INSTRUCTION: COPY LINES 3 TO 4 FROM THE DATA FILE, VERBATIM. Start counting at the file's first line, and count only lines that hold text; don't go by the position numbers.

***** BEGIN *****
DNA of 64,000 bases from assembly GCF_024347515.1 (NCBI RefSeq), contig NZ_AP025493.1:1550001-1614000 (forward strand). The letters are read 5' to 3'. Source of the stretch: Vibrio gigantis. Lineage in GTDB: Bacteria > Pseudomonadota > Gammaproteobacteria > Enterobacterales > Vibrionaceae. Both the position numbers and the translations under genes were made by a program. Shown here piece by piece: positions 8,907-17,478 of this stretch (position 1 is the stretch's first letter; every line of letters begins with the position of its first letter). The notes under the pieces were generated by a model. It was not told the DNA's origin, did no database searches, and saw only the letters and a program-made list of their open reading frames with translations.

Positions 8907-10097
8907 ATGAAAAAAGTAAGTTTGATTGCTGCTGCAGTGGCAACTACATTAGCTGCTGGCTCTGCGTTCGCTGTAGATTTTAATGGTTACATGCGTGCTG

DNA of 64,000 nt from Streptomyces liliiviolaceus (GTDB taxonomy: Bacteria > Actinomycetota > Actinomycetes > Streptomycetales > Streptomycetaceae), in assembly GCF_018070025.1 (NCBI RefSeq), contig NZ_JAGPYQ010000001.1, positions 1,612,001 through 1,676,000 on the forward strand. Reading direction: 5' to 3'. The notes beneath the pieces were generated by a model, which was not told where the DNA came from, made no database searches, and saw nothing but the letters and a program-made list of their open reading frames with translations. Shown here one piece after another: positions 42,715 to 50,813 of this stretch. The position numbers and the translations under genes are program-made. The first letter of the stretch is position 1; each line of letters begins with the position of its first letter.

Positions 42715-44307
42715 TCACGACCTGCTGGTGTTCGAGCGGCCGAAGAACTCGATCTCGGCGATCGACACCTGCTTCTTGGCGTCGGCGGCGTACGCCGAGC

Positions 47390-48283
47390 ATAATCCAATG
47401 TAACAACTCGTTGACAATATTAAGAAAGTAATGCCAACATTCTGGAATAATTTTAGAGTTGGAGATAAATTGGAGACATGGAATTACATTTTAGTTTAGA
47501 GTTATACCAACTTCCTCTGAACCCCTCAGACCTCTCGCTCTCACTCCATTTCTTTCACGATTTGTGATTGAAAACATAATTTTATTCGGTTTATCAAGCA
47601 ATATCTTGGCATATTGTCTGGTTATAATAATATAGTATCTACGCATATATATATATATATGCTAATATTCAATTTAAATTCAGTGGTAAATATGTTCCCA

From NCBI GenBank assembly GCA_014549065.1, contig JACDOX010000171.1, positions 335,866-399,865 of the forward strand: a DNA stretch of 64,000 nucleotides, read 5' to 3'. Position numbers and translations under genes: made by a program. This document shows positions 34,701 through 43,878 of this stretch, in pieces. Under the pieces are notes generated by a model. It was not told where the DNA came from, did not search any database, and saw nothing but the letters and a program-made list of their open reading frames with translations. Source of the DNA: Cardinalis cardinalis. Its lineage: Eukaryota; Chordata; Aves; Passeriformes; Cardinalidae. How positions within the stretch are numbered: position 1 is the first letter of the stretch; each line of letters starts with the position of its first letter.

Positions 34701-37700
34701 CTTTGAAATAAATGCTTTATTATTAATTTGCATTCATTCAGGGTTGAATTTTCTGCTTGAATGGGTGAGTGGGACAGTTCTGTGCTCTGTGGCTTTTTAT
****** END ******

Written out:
8907 ATGAAAAAAGTAAGTTTGATTGCTGCTGCAGTGGCAACTACATTAGCTGCTGGCTCTGCGTTCGCTGTAGATTTTAATGGTTACATGCGTGCTG

DNA of 64,000 nt from Streptomyces liliiviolaceus (GTDB taxonomy: Bacteria > Actinomycetota > Actinomycetes > Streptomycetales > Streptomycetaceae), in assembly GCF_018070025.1 (NCBI RefSeq), contig NZ_JAGPYQ010000001.1, positions 1,612,001 through 1,676,000 on the forward strand. Reading direction: 5' to 3'. The notes beneath the pieces were generated by a model, which was not told where the DNA came from, made no database searches, and saw nothing but the letters and a program-made list of their open reading frames with translations. Shown here one piece after another: positions 42,715 to 50,813 of this stretch. The position numbers and the translations under genes are program-made. The first letter of the stretch is position 1; each line of letters begins with the position of its first letter.